The sad truth is that it was my desire for a Macintosh Powerbook that resulted in my long odyssey away from Macintosh through the desert of PC/Windows. My first computer was a Mac, but as I was beginning graduate work, I decided that I needed a laptop computer, and I really wanted a powerbook like this one.
Unfortunately, at that time, Powerbooks were incredibly expensive, both compared to desktop Macs and compared to PC laptops, so, against my better judgement, I bought an IBM Notebook. It took me a very long time to migrate back to Macs.
I'm reminded of this because there's a really cool article over at Apple Gazette on the evolution of Mac notebooks. Cool as I thought that first generation model was, I have to admit that they've gotten a lot cooler over the years.
Well, after chortling to a friend the other day about the Dell recall, and how that would never happen to Apple, it turns out I have to eat my words:
Ten days after Dell's record-setting notebook battery recall, Apple Computer Inc. told its customers Thursday to return 1.8 million batteries that could cause their Mac laptops to overheat and catch fire.
Both recalls involve lithium-ion batteries made by a Sony Corp. subsidiary in Japan, where the manufacturing process introduced metal particles into battery cells. Makers of battery cells strive to minimize or eliminate the presence of such particles, which can cause computers to short circuit, or, in extreme situations, catch fire.
In its recall announcement, Apple said it has received nine reports of lithium-ion battery packs overheating, including two cases in which users suffered minor burns and some involving minor property damage. The Apple recall only applies to older notebooks — not the just-released MacBooks and MacBook Pros.
From today's New York Times -- a mediatation on computers and writing:
I gave up in the spring of 2002. Eighteen years of Microsoft operating systems was enough. I had been through every version of DOS and nearly every version of Windows up to that point. If I knew as much about my tractor as I did about the fine points those systems, I would be able to rebuild its hydraulics from scratch. It made no difference. As Windows grew more and more complicated (or kludgier and kludgier) - and as Microsoft tried to make it seem simpler and friendlier to novices - it also got uglier and uglier. So it seemed to me. I moved my last Windows desktop to the basement, where I hope the mold is eating its hard-drive. I bought an iBook and have lived happily ever after.
It was just the right time. The iBook came with OS X 10.1. That's what I use. I never glanced at OS 9. I wanted nothing to do with the past - even Apple's past. I now no longer have to worry about crashes or screen freezes, regular occurrences in my Microsoft days. This has nothing to do with writing, I know, but it has everything to do with allowing me to keep my composure. The real reason for switching platforms, though, was to recover some of the pleasure of using a computer, which had almost vanished for me. The stability of my 12" iBook (and its successors, a 12" PowerBook and a 20" iMac) was important and so was ease of use and a sense of inventiveness. But what has won me over is the esthetics of the Apple cosmos. It's a fine-grained universe with smooth, clean edges. The world within the screen appears to recognize, and obey, the laws of gravity. Solids appear solid, not pixilated and porous. My Apple seemed surprisingly willing to leave me alone to do my work. It never nagged me. It never panicked. It had made a clean break with the past and it let me do so too.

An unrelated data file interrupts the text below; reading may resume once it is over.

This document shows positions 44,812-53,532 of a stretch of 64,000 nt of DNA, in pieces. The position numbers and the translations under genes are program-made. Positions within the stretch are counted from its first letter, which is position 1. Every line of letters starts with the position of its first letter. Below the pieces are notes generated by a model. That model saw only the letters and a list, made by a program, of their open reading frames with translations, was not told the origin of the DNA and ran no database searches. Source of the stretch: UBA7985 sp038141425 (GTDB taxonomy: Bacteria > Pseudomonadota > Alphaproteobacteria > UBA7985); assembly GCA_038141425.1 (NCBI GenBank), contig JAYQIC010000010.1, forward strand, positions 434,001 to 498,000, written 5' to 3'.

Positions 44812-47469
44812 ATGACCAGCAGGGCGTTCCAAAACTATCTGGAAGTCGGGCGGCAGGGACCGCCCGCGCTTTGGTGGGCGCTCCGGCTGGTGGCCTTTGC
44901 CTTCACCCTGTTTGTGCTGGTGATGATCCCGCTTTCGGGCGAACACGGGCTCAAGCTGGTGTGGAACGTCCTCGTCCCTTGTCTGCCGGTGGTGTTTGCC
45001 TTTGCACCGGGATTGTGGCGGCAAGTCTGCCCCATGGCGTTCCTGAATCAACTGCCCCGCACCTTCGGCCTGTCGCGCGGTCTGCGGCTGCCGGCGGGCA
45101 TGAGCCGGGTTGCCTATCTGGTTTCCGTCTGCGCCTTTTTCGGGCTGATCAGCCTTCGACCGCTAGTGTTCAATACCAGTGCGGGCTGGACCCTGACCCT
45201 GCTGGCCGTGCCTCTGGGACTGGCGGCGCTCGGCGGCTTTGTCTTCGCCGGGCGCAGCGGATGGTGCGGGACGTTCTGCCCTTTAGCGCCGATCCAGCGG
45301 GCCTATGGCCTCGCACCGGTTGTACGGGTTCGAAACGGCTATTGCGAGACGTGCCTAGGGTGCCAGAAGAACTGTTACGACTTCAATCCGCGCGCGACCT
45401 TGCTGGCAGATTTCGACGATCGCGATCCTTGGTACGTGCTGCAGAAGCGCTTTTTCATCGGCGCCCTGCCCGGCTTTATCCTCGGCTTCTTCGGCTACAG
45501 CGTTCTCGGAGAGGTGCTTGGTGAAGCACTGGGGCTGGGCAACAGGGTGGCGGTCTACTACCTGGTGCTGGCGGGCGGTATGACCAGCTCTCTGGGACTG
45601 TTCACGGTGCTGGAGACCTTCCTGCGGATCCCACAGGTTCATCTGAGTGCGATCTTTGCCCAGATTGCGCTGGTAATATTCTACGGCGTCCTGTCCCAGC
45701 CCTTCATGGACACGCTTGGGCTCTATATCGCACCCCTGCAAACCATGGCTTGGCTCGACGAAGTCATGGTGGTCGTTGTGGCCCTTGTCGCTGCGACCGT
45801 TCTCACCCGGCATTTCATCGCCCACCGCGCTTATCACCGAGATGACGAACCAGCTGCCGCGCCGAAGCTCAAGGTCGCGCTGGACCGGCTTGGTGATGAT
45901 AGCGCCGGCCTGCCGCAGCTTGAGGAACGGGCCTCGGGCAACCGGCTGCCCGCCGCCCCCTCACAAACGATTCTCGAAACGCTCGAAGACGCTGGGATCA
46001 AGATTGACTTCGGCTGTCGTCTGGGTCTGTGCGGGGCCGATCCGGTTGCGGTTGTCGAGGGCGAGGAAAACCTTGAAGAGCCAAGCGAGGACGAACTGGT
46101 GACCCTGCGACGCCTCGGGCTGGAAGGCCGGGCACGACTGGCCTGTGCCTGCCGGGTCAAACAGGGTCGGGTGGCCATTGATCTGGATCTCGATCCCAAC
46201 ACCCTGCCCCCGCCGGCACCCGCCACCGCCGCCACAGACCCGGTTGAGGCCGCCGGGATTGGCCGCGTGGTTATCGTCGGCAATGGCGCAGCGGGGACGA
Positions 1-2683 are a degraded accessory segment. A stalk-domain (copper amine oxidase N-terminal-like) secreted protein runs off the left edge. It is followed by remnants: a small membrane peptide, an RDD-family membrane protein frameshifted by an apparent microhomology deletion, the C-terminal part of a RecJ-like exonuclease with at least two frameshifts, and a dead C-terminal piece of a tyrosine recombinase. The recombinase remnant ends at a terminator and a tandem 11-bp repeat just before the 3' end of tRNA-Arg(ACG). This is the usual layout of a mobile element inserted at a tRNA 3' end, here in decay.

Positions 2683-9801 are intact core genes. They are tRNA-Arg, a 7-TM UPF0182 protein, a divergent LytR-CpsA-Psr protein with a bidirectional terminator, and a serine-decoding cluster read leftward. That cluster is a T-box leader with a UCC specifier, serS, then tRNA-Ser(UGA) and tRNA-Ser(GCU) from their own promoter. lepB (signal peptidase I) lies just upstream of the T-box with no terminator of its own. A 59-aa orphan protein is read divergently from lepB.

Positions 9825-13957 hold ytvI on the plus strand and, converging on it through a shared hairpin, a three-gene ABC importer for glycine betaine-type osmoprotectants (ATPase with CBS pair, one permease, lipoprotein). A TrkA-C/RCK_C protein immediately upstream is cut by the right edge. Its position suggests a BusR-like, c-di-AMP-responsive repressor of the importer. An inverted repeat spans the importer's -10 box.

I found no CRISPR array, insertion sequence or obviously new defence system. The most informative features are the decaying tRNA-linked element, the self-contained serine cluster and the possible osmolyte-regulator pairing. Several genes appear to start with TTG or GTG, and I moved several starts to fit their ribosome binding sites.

I still write in Microsoft Word, I know. I'm happy with Word X for Mac, which hasn't been updated in a couple of years, and I will not upgrade to Office 2004. Even the name makes me nervous. Every now and then I hit just the wrong combination of keys, and the Office Assistant pops up. I loathe the Office Assistant - even the Mac version, which is far less annoying than the Windows one. Animated assistance is the last thing I want. It's as useless as a grammar checker. I suspect that after 21 years I've nearly come to the end of the Word road. I suppose I'll miss it when I find the right replacement. And yet I haven't missed Windows - or MS-DOS - yet. I don't think I ever will.
This, too, has nothing to do with writing. And yet everything has something to do with writing. That's the nature of the job.
This all describes my own state of mind when I switched from Windows to Mac Os X this past summer. It finally got to the point where I simply couldn't stand the clunkiness of the MS operating system any longer, and it became an impediment, rather than an aid, to my work.
He's got some good stuff on the nature of writing itself. It makes me feel pretty good about my own difficulties in "getting it done" when it comes to writing. But the difference is that journalists have the threat of the deadline hanging over their heads constantly. For academics, the deadlines are there, but they're often not so deadly, and so fiddling around instead of getting things done can be a real danger for a scholarly writer. Still if Verlyn Klinkenborg can do it, I'm sure I can too.